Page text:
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One person’s trash is another ’s treasure

By Matthew Artz Daily Planet Staff
Monday May 06, 2002

Recycling is theme 

at Berkeley art show 


Visitors to Saturday’s Trash to Treasures reception discovered a miniature bed spread made entirely of used tea bags, a giant bug made of assorted metals hanging from the ceiling, and a mysterious looking woman with a snake in her hands, holding court in the back corner on a throne of objects that she finds too many uses for to ever throw away. 

The annual junk-art exhibition is put on by the East Bay Depot for Creative Reuse and what it lacks in pomp, it more than makes up for in energy, originality, and eco-consciousness. 

The 10th annual exhibition, on display through May 17 at the Outback Store in Berkeley, at Sacramento and Dwight streets, showcases 123 works by children, adults, families, and professional artists, all of whom use materials that would have usually found their way to the local landfill or dump.  


The organizers worked with local schools and sent out community-wide invitations for entries, which were ultimately selected by a panel of judges. Winners were selected in eight categories ranging from early elementary school student through professional artist.  

“This is meant to be a venue of diverse people that all see with a vision of how to transform trash into treasure,” said Valerie Raps, event co-coordinator.  

Emma Ramstad, who recently moved from Minnesota, was excited to contribute. She used cardboard and broken CDs to create a miniature art car parade, a technique she first learned as a child when she accidentally crushed a farmer’s lawn mower under her tractor and made him a replica mower out of cardboard.  

“It’s so cool to have the East Bay Depot to make recycled art and then to get a place like this. It’s very exciting,” said Ramstad.  

This is the first year the exhibition is at the Outback Store. Its nine-year affiliation with the Oakland YWCA ended when that building’s gallery space was converted for other uses.  

The site has been vacant for over a year, while Berkeley leaders decide what to do with the land, but in keeping with Trash to Treasure’s theme the organizers are creatively re-using it for this year’s show. 

The site also provides extra space to accommodate the exhibition’s first performance art installation by Orunamamu, which means “Morning Star” in a Nigerian dialect. 

Orunamamu is a retired Berkeley teacher, who became a full-time storyteller operating from the porch of her Rockridge home. For the exhibition, she has moved many on the objects from her home to the art space to show children that there is a story, and a hidden significance behind many of the objects people throw away.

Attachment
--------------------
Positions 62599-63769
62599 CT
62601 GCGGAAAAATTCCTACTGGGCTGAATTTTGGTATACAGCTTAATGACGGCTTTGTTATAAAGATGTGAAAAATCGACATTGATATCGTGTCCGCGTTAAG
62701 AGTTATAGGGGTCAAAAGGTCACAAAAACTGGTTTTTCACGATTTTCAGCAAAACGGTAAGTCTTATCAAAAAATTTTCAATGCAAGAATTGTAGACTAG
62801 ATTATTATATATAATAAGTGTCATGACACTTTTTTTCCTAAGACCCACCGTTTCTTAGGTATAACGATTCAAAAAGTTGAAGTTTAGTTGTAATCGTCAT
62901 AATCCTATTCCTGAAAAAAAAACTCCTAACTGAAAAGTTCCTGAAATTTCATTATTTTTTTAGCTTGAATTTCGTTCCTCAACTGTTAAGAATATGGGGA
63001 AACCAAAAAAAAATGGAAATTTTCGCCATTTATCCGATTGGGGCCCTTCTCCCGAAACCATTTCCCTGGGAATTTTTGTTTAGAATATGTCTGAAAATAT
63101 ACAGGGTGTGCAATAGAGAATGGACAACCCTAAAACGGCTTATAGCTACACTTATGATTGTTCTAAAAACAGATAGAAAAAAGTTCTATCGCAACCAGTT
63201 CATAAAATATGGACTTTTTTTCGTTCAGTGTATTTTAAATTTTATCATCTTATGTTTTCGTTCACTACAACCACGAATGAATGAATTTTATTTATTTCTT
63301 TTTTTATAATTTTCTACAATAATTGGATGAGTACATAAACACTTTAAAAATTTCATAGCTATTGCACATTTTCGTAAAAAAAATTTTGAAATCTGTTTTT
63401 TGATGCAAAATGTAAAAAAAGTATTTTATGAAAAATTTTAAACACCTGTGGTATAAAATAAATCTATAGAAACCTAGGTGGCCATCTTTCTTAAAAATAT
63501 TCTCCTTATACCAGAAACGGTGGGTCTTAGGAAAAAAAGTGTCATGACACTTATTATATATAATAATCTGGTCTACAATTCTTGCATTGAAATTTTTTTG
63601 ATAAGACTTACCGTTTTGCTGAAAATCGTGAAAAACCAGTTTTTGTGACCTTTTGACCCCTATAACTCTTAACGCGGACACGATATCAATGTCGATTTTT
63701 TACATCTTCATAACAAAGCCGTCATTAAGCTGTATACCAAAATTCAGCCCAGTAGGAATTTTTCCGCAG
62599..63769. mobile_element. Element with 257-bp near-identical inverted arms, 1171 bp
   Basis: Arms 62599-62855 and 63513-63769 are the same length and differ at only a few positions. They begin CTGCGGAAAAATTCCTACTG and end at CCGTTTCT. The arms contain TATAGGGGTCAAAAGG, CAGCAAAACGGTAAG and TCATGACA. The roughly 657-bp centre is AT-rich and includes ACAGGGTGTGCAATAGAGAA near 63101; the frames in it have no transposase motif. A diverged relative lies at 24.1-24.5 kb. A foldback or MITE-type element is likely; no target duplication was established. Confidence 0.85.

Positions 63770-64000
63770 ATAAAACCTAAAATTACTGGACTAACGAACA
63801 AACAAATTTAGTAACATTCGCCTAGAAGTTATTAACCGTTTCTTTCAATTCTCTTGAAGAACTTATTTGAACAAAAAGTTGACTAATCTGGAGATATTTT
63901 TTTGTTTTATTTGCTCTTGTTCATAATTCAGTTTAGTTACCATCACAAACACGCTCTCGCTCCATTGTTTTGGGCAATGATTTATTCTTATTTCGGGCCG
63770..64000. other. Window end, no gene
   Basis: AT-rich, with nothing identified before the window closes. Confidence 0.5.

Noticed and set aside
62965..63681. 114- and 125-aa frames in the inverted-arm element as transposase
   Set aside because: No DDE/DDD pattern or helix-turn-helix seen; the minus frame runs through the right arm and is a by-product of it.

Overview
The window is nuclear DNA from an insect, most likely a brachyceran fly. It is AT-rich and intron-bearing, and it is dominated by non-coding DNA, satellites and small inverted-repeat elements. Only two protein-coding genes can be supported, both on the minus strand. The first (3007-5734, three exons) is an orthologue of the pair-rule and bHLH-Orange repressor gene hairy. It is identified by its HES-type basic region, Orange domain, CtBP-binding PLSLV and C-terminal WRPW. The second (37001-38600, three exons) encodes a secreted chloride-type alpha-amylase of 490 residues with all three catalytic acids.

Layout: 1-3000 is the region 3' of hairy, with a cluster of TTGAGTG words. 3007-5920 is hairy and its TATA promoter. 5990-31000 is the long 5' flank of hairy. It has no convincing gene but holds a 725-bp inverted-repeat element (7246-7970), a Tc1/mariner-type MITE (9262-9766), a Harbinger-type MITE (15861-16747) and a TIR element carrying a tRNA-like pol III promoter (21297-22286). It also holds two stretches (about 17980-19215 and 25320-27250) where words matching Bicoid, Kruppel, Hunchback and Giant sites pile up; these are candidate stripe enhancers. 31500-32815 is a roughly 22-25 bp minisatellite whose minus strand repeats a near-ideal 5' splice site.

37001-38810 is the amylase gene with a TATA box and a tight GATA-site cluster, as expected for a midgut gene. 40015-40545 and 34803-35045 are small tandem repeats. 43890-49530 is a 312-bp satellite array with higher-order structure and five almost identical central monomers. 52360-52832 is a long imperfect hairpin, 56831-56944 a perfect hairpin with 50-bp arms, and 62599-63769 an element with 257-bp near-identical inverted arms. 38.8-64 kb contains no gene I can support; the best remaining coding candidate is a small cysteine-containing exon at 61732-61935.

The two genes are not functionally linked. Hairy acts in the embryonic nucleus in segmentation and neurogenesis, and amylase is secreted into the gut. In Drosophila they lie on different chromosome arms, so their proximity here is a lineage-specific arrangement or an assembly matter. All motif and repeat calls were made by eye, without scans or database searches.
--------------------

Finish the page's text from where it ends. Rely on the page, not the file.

“A lot of things that are wasted could be used if we re-imagine what we could do,” said Orunamamu who flaunted a small snake on hand and a small mat or “magic carpet” woven from magazines in the other. 

Asked if she considered herself a pack rat, the storyteller replied that she was a collector, because pack rats pick up anything, but a collector only takes things to use for a purpose. 

A central theme of the exhibition is collaborative art, especially among adults and children. Joyce Slim, an art instructor at Franklin State Preschool, and an entrant in past shows decided to work with her 3- to 5-year-old students, and her friend Sherron Longfeather for this show. 

Their project, “What A Wonderful World” is a tribute to Louis Armstrong’s famous song, and features a figurine of the jazz great on top of a bike rim, set above seven figures of children made from tin and plastic containers, each representing a different theme from the song. 

Slim has been recycling art with children for several years, and has found that even preschoolers can understand the message embedded in the art. “Their concept light turned on when they saw the things being attached,” said Slim. “They made the connection that ‘hey that’s my apple juice box.’”  

Slim is hopeful that in addition to giving a stage for this inventive art, Trash to Treasure will change the perspectives of visitors of all ages. “These things are around us and we can use them to create something to bring joy to others.”